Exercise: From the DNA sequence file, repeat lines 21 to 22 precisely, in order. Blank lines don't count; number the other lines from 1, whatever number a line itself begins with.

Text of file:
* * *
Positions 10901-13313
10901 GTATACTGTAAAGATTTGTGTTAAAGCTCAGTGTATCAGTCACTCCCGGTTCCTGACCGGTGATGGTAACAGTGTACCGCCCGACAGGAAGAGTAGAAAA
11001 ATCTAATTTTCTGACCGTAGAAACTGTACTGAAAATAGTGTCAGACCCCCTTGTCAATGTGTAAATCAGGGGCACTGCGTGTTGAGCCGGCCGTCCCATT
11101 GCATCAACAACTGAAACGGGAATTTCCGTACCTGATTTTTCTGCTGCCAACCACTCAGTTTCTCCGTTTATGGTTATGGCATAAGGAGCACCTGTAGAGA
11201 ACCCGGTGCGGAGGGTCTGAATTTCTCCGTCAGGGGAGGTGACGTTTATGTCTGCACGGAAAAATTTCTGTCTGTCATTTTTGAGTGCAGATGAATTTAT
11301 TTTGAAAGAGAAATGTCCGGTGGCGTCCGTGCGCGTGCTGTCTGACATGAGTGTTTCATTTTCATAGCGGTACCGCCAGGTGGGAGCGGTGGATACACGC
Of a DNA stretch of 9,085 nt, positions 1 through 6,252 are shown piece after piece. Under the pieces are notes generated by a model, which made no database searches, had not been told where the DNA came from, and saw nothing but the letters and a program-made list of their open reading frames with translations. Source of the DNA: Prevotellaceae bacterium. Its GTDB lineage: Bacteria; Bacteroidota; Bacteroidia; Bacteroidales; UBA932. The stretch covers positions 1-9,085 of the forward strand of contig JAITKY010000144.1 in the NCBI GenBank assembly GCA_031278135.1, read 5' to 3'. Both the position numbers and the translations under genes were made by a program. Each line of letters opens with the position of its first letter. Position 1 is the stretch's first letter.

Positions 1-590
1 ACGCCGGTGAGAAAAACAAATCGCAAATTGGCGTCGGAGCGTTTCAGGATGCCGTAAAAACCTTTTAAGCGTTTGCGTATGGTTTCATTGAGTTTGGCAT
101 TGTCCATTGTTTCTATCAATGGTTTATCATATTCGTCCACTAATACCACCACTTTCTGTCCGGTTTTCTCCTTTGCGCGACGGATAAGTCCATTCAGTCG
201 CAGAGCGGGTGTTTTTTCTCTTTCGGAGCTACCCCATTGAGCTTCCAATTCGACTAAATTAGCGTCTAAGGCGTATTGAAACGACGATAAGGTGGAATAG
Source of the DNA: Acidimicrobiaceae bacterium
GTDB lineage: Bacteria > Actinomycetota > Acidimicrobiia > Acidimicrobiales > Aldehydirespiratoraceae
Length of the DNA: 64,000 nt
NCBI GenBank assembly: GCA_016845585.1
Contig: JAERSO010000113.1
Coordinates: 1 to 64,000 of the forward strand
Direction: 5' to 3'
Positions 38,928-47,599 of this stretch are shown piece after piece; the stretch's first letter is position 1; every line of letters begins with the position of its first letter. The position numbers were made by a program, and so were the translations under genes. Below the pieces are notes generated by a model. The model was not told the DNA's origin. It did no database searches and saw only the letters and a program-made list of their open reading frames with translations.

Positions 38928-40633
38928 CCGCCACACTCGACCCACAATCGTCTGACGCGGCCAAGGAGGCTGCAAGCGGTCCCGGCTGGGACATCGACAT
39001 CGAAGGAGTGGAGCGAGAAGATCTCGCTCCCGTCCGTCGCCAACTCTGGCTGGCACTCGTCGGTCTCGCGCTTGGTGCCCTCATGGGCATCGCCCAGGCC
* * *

38928 CCGCCACACTCGACCCACAATCGTCTGACGCGGCCAAGGAGGCTGCAAGCGGTCCCGGCTGGGACATCGACAT
39001 CGAAGGAGTGGAGCGAGAAGATCTCGCTCCCGTCCGTCGCCAACTCTGGCTGGCACTCGTCGGTCTCGCGCTTGGTGCCCTCATGGGCATCGCCCAGGCC